IoD Week in Policy 4th–8th October

This week in policy 4th – 8th October

This week has been a heavy one. There is still no shortage of shortages; the pigs are taking over at the animal farm, and the situation seems to be snowballing; gas prices are blowing up; we still haven’t fixed the Northern Ireland Protocol; the Bank of England expects inflation to last longer than previously estimated; everyone has ‘the cold’; Facebook, Instagram AND WhatsApp went down all in one go in what seemed to be social suicide, but it got a big thumbs up from Twitter; the nights are starting to draw in, and Andy Murray lost his wedding ring! The one piece of good news we have is that Andy found his wedding ring again the very next day. Phew.

Boris, Bunce and Bean  

  • This week, the Conservatives held their Party Conference in Manchester, sneakily close to where the Red Wall seats are. Or were.
  • Throughout the conference, many issues were discussed, including levelling up, which is now gaining a tiny bit of substance; tax rises, which, as Boris claims, would have the backing of Thatcher (if you say so, Boris); immigration, which he says should be controlled, and labour shortages, which he wasted no time in blaming businesses for. How rude.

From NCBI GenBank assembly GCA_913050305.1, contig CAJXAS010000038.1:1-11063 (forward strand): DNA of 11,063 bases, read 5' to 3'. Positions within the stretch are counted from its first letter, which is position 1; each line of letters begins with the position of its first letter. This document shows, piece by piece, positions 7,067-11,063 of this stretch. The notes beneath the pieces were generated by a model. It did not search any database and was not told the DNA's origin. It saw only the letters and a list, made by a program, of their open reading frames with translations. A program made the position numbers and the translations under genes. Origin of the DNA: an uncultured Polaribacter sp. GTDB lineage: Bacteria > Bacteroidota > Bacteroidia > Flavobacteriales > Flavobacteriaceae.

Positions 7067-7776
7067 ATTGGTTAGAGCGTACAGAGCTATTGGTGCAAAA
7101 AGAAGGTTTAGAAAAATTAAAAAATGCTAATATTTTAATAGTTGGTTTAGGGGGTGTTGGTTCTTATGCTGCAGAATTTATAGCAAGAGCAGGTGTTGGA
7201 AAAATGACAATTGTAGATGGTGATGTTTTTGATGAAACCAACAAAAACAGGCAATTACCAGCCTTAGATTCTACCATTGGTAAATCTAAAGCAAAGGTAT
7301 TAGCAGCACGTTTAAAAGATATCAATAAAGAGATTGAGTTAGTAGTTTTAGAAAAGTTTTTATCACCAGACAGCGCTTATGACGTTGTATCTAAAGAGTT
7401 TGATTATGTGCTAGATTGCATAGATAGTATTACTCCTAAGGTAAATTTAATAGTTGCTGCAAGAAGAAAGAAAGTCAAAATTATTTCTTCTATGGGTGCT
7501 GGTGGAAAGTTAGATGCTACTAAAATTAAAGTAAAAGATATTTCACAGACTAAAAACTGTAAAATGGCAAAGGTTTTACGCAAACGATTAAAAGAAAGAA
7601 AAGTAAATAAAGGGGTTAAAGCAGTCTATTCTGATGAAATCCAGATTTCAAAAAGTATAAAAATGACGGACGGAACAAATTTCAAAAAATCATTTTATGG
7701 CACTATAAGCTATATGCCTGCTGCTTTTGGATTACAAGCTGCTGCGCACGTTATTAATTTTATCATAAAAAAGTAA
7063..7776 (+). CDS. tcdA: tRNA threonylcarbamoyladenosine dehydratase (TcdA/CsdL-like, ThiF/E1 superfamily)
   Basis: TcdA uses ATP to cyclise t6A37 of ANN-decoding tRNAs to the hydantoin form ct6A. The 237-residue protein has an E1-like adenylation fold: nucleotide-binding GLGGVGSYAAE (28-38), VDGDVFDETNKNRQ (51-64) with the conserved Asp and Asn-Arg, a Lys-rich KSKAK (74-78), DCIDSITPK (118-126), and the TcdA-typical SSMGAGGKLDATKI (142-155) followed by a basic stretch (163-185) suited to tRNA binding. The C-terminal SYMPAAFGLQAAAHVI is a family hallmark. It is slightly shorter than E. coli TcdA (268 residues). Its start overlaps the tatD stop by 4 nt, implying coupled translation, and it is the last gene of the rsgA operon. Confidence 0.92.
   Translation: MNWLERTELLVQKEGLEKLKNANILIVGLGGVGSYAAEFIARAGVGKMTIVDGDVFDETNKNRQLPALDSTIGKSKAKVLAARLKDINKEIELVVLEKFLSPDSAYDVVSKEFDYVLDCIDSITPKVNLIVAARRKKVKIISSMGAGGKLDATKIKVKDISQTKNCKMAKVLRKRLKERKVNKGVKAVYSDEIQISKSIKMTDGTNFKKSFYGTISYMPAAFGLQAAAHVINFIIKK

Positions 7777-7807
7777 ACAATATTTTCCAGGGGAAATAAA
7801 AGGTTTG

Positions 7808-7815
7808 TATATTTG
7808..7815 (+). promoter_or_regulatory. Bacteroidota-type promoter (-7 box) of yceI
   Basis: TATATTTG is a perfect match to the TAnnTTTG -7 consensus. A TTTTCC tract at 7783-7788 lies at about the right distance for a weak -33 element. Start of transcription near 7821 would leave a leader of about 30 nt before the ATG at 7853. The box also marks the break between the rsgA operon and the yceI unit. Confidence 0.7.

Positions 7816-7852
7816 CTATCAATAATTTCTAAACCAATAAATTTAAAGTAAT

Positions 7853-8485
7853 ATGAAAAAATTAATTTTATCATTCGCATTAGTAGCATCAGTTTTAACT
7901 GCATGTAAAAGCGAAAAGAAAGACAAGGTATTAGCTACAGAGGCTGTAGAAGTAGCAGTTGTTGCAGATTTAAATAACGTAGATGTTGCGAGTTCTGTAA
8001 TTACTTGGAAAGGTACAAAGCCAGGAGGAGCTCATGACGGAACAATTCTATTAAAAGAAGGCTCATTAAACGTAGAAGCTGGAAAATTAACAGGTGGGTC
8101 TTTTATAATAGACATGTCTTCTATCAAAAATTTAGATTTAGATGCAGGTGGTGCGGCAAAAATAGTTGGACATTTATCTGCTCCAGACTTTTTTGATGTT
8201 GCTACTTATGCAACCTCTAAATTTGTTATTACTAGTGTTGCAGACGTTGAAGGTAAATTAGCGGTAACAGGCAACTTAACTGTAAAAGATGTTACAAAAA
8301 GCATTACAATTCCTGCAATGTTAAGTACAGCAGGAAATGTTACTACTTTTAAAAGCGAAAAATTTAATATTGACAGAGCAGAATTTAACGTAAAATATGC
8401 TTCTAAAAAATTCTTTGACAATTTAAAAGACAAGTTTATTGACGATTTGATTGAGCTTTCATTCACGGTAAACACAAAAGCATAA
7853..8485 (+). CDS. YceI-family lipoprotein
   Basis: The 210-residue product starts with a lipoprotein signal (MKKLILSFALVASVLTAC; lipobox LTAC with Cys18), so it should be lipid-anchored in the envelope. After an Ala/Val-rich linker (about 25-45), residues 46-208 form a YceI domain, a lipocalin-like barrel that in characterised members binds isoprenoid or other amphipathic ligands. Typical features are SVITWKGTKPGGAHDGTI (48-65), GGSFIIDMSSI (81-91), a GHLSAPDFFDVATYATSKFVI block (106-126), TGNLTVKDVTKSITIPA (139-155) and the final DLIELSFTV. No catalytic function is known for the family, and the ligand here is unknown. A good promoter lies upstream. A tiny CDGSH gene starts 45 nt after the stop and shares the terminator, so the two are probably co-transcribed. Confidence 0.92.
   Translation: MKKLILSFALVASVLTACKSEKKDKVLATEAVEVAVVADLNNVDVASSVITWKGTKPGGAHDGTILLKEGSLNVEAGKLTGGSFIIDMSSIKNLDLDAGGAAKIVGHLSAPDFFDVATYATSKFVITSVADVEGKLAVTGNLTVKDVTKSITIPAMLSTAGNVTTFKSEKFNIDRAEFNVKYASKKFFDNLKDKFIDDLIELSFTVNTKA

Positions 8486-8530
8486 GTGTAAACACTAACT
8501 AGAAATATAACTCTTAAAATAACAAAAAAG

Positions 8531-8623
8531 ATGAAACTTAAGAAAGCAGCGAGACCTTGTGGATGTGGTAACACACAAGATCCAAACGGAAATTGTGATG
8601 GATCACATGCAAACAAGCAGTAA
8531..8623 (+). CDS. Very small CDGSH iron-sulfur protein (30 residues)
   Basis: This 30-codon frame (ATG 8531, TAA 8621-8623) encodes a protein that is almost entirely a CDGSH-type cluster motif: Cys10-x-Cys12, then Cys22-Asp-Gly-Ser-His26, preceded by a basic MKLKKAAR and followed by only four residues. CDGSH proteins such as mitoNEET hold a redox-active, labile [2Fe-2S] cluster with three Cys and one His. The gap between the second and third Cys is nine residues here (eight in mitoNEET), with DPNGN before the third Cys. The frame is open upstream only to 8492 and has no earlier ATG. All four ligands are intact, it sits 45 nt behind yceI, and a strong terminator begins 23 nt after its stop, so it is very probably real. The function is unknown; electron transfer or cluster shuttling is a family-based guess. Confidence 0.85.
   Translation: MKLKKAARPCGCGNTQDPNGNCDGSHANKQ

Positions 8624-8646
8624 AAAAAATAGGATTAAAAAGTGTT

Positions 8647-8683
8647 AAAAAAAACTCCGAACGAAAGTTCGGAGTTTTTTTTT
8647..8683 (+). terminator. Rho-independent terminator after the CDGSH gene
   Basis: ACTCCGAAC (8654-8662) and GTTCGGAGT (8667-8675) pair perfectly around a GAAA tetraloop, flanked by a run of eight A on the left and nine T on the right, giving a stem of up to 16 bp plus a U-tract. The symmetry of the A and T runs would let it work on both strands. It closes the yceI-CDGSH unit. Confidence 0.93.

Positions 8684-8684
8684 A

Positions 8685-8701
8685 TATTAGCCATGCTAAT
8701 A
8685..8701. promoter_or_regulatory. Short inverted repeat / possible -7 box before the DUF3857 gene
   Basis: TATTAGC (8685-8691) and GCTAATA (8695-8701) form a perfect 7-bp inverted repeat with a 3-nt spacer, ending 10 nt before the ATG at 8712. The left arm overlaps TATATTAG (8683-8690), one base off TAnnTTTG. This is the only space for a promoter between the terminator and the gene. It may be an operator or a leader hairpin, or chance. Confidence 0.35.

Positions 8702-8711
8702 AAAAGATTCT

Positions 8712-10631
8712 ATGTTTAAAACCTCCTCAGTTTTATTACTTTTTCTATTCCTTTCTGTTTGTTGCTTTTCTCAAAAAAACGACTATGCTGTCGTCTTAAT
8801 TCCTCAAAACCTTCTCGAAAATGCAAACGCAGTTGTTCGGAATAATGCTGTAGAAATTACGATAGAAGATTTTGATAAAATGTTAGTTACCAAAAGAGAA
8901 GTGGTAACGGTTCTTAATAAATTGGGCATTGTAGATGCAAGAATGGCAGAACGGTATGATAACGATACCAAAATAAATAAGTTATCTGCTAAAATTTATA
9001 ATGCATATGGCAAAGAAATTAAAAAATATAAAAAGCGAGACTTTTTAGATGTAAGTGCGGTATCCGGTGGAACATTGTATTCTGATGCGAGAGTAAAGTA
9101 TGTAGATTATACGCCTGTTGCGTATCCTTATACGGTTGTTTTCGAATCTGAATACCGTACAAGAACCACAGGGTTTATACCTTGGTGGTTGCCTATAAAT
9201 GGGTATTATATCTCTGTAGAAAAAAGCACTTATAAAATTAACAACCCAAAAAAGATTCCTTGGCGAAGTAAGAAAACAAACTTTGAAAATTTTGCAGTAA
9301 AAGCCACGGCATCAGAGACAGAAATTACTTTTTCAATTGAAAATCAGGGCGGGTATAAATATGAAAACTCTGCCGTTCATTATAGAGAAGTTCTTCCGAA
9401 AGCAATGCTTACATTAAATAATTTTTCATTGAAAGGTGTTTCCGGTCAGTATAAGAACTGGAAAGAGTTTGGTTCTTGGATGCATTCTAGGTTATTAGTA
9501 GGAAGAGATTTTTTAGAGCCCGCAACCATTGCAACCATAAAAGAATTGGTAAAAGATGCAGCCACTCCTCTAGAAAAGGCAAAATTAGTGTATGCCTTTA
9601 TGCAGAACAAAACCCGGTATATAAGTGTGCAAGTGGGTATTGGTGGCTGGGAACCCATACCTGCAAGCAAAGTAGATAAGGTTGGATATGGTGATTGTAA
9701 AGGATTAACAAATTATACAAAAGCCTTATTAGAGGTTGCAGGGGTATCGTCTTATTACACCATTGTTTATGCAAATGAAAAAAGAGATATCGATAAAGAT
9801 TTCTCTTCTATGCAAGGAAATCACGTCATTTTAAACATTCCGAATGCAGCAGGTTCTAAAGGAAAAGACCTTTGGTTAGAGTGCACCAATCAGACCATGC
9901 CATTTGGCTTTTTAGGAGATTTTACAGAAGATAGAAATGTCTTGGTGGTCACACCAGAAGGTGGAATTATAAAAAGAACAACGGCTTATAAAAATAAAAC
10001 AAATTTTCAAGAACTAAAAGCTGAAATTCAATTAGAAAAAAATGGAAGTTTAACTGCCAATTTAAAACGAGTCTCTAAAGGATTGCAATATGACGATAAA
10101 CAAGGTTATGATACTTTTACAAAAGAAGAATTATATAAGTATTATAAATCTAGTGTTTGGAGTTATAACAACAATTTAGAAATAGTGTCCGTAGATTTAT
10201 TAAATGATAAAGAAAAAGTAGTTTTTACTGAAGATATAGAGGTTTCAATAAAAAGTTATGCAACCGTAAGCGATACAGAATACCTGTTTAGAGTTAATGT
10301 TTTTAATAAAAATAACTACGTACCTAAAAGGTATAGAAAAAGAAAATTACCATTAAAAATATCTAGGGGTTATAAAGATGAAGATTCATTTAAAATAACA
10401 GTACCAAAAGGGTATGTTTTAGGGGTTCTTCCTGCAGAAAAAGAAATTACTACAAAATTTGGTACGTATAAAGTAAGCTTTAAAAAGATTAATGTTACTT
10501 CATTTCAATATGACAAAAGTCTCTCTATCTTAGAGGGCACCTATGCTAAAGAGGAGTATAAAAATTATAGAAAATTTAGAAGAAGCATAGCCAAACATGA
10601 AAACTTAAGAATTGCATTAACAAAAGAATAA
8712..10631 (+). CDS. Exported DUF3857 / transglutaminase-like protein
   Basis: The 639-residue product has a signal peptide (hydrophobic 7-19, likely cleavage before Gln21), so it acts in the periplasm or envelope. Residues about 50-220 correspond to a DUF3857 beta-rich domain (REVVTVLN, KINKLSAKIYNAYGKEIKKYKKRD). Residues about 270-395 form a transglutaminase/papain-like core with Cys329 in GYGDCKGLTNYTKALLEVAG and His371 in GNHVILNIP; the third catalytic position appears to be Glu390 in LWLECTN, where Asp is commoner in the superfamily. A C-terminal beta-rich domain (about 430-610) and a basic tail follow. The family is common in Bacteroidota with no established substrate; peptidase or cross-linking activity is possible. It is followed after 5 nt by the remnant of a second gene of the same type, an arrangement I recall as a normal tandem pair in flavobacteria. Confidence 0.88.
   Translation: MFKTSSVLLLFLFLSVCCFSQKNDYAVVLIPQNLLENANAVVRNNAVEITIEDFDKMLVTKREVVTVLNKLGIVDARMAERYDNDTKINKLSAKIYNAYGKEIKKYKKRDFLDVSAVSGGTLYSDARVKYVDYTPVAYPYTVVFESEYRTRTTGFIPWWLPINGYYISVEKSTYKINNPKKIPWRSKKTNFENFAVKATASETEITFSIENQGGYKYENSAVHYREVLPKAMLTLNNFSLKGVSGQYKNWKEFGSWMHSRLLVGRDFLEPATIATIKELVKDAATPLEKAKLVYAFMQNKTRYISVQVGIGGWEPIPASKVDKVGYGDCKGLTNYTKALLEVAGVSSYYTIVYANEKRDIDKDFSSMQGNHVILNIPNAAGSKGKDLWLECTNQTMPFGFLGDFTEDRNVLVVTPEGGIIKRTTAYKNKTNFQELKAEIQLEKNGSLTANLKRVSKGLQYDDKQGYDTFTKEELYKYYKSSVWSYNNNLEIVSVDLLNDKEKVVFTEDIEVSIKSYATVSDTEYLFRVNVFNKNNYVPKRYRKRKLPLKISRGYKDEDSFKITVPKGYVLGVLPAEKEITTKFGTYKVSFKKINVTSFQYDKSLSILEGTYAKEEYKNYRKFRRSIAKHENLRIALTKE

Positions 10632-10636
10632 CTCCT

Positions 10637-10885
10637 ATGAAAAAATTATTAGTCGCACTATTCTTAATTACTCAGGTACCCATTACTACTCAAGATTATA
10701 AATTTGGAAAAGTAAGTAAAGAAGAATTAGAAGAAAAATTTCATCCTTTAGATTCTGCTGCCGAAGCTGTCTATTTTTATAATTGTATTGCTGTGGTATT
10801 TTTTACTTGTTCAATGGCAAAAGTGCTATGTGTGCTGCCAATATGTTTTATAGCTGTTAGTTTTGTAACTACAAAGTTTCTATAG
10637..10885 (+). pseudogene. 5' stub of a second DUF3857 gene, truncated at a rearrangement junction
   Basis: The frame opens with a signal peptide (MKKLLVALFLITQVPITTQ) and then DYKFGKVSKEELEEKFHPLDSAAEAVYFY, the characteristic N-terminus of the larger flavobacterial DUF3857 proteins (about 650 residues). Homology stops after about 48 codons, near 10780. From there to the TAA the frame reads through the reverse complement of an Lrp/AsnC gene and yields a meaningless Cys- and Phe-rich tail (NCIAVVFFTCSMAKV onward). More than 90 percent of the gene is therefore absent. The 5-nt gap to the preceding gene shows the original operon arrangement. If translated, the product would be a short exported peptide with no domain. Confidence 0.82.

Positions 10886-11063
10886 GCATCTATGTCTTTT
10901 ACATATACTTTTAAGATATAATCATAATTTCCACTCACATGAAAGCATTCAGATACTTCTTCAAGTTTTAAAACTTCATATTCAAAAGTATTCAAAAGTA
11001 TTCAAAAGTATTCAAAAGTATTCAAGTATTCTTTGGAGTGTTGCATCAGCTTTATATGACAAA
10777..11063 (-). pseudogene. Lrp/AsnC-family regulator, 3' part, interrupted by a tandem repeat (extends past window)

• His central message was the promise of a ‘high wage, high skill, low tax economy’, despite the fact that he just justified tax rises with a divine thumbs up from Maggie.
  • His only clear policy promise was a fund of up to £3,000 to send maths and science teachers to schools who need them the most.
  • In true Boris style, his speeches were mainly just jokes, intentionally I should add, as he spoke about building back beavers in relation to the health of our rivers, and in his reference to Michael Gove as Jon Bon Govi following a night of dancing in a local club.

This little piggy didn’t go to market 

  • The country is still massively feeling the pressure of labour shortages.
  • The HGV driver shortage is continuing to cause significant disruption to our supply chains, and is responsible for the lack of petrol in pumps across the country.
  • Though not quite as responsible as the government after they told everyone not to panic, promptly resulting in the flock of jeeps outside the local garage.
  • Despite Boris deploying military vehicles to help refuel petrol stations, there are still dry pumps, and queues of cars running on empty trying to get their fill. It seems the tankers tanked it slightly.
  • Speaking of making a pig’s ear of things, the butcher shortage has really hit the abattoirs hard.
  • Farmers claim there are at least 120,000 surplus pigs, most of which have so far been slaughtered as a way to avoid breaking regulations on how much space can be allotted per animal.
  • When Boris was asked about this on Times Radio on Tuesday, he argued that as our population eats plenty of pork, the animals would have been killed anyway. He then asked them if they had a bacon sandwich. Silly sausage, everyone knows it’s called a bacon sarnie.